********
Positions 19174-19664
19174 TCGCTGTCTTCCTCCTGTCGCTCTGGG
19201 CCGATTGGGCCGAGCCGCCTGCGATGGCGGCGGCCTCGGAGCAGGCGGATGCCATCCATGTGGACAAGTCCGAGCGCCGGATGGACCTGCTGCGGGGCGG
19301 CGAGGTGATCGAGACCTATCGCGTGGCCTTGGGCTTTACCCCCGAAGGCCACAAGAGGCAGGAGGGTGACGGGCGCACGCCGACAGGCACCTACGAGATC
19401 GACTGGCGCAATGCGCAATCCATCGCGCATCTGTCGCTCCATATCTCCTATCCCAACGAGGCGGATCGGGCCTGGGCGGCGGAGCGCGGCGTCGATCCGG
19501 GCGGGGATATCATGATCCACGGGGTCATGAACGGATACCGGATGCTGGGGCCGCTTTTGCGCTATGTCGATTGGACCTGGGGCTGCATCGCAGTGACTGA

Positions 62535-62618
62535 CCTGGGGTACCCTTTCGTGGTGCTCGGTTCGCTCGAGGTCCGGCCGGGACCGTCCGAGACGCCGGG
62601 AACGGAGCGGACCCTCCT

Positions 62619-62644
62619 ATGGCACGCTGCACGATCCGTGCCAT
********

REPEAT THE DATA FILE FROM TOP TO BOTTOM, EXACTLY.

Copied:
Positions 19174-19664
19174 TCGCTGTCTTCCTCCTGTCGCTCTGGG
19201 CCGATTGGGCCGAGCCGCCTGCGATGGCGGCGGCCTCGGAGCAGGCGGATGCCATCCATGTGGACAAGTCCGAGCGCCGGATGGACCTGCTGCGGGGCGG
19301 CGAGGTGATCGAGACCTATCGCGTGGCCTTGGGCTTTACCCCCGAAGGCCACAAGAGGCAGGAGGGTGACGGGCGCACGCCGACAGGCACCTACGAGATC
19401 GACTGGCGCAATGCGCAATCCATCGCGCATCTGTCGCTCCATATCTCCTATCCCAACGAGGCGGATCGGGCCTGGGCGGCGGAGCGCGGCGTCGATCCGG
19501 GCGGGGATATCATGATCCACGGGGTCATGAACGGATACCGGATGCTGGGGCCGCTTTTGCGCTATGTCGATTGGACCTGGGGCTGCATCGCAGTGACTGA

Positions 62535-62618
62535 CCTGGGGTACCCTTTCGTGGTGCTCGGTTCGCTCGAGGTCCGGCCGGGACCGTCCGAGACGCCGGG
62601 AACGGAGCGGACCCTCCT

Positions 62619-62644
62619 ATGGCACGCTGCACGATCCGTGCCAT